This One Thing Can Dramatically Improve Accuracy and Morale

New energy-efficient, appropriate lighting throughout your plasma center can improve accuracy and morale, while cutting utility bills.

An often-overlooked aspect of plasma center success is lighting. The right lighting can improve accuracy, create a more pleasant environment, and reduce the time needed for each donation.

1. Technology is your friend

New lighting technologies such as halogen lights are long-lasting and energy-efficient. They can cut your energy bills, while providing warm, color-true lighting. Fluorescents, which are less efficient and make everything green, are on the way out.

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Employees who work in natural light are happier and take fewer sick days.

2. Calming light

Natural light has a calming effect, and research has documented that employees who work in natural light are happier and take fewer sick days. In the bad old days of plasma centers, owners would simply put plywood over broken windows and not consider the impact on donors and employees. While there is still not enough consciousness about natural light in the plasma collection business, the trend is toward productivity-enhancing natural light. Stough Group installs large, light-gathering windows to provide natural light inside each of our plasma centers.

Where there’s insufficient daylight, use new energy-efficient technologies that replicate natural light conditions.

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3. Invest in better lighting and cut your utility bill

Overall, lighting should be flexible and energy-efficient. Upgrading to new technologies can seem pricy, but monies saved in employee productivity and energy use more than make up for initial costs. LEDs (light-emitting diodes) last longer, reduce maintenance, save energy and cut utility bills.

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Exterior of plasma center at night, showing effective lighting.

4. Considerations for lighting various parts of your plasma center:

Exterior/parking — The parking lot is the donor’s first impression of your center. A poorly-lit parking lot could drive potential donors away if they don’t feel safe. A well-lit area is welcoming, prevents accidents and puts donors and employees at ease. Some things to keep in mind for this area include: patterns with unlit patches, correct foot candles, height of light poles, vibration-activated lights, dark-sky compliance, local codes, color temperature, visual comfort and glare control.

To amortize improved outdoor lighting costs, consider staying open earlier and later. This way people with jobs can find a convenient time to donate plasma. We call it the Walmart Concept: stay open more hours, light the parking lot well at all times, and you will attract more women and a healthier donor panel.

Front entry – A well-lit entry helps highlight the design of the interior, and directs donors where to go. Consider correct lumen packages, comfortable lighting and glare control.

Reception — In this area, you don’t want the light too bright. As well as welcoming, the light should clearly guide the donor’s path. The lighting should be relaxing, comforting and warm, yet there should also be adequate lumination for employees to collect and record information.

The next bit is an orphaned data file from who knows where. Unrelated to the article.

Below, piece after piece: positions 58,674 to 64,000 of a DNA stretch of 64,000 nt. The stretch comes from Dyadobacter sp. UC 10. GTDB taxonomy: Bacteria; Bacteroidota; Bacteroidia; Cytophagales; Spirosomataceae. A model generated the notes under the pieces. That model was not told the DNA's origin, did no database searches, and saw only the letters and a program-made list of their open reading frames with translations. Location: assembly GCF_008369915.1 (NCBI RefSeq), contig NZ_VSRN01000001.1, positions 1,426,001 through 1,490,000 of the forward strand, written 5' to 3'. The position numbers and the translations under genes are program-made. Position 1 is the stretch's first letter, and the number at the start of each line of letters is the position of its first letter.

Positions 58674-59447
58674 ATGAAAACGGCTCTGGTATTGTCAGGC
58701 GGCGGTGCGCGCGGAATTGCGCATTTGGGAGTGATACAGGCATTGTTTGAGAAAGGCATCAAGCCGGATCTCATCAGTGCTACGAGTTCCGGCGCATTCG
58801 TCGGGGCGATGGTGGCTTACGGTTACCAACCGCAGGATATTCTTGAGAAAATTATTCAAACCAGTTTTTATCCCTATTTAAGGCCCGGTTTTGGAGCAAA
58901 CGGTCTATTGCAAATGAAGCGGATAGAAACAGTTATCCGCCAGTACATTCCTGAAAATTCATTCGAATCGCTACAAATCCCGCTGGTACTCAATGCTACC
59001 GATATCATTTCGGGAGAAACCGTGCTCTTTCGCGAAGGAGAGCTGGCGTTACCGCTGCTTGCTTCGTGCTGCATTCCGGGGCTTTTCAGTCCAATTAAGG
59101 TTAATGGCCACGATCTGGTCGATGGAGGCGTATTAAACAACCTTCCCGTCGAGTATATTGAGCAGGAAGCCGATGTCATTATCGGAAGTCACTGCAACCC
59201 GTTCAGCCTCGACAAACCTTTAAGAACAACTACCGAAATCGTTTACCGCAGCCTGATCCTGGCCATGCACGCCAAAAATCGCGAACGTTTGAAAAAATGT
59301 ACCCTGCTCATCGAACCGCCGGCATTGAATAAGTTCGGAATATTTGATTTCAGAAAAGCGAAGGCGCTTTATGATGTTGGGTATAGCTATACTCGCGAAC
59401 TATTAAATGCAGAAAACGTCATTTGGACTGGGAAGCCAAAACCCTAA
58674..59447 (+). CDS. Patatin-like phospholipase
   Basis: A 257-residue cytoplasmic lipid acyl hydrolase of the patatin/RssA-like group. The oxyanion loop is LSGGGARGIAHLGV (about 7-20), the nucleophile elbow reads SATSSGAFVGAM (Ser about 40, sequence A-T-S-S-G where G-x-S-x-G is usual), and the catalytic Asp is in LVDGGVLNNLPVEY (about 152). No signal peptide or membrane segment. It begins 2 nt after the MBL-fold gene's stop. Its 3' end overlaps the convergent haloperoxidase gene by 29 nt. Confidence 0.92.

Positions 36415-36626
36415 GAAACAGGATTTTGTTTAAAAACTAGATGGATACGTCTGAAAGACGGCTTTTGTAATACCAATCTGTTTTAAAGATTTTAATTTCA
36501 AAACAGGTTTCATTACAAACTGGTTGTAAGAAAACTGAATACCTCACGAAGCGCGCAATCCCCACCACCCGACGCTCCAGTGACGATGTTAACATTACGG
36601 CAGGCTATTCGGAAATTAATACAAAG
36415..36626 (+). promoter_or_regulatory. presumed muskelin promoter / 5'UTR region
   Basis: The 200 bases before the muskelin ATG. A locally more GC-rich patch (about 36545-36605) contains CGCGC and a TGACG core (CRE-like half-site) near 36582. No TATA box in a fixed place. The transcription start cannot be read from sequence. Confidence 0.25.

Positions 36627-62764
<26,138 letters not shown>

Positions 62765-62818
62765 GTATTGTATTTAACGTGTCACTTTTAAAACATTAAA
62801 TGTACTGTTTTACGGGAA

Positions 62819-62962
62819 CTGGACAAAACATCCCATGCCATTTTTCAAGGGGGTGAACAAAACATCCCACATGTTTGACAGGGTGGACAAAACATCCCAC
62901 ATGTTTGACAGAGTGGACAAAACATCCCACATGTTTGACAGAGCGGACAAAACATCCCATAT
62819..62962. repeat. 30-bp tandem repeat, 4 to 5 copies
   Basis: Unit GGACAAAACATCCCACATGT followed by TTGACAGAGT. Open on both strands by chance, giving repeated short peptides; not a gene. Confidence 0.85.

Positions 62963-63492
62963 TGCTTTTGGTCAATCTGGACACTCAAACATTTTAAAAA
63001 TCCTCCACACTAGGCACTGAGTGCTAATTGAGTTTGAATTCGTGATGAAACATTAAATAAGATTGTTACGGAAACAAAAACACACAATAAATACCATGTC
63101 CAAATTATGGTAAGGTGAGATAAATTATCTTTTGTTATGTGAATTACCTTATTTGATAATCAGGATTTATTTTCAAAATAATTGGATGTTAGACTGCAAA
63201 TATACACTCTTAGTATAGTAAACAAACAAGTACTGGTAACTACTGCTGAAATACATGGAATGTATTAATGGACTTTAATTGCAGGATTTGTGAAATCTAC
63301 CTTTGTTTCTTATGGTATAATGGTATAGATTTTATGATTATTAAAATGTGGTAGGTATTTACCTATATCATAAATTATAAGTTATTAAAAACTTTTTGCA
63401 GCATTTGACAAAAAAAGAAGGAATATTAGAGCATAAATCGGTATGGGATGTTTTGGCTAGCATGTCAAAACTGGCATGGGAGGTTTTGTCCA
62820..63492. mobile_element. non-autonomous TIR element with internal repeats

Phlebotomy ward—Donors on beds are looking up, so indirect lighting is needed. It should be warm and comforting, but also bright enough for the medical staff to perform their work accurately. With decades of developing lighting plans for plasma centers, we have figured out how to accomplish both. A low UGR (Unified Glare Rating) on the fixtures is a good idea.

Offices – Here you want correct lighting for paperwork and computer work. Along with computer task lighting, try to replicate natural light here, with an average of 35-40 foot candles at the work surface. Avoid creating hot spots or low light areas.

Conference rooms – Flexibility and a good control system are important because different tasks are done in this room: notetaking, live/video presentations and conversations. You want to be able to control the lighting easily and quickly.

Without adequate light, people become tired, develop headaches, strain their eyes and lose concentration. When it is sufficient, everyone feels better, the space is attractive, and more work gets done.

Overhead lighting is important. Wall washers or spotlights can also be used to highlight certain areas. 40-50 foot-candles is the norm. A Stough standard is downlights, with a decorative linear light or troffers (rectangular light fixtures that fit into the dropped-ceiling grid) over the table.

Doctor offices/exam rooms – Indirect lighting should be used to prevent glare, along with task lighting and table lamps. Adequate light helps prevent errors. Warm light puts donors at ease.

Plasma processing – This area demands good light of 45-60 foot candles. There typically are not windows here, so incorporate “day lights” if possible.

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Along with selecting finishes that are aesthetically pleasing, cleanable and durable, the Stough Interior Design team works with our plasma clients to make lighting decisions that meet their individual needs.


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To streamline delivery and control costs, we take a prototype approach when possible, engage local civil engineering consultants for each project, and establish a working relationship with the local governing authority.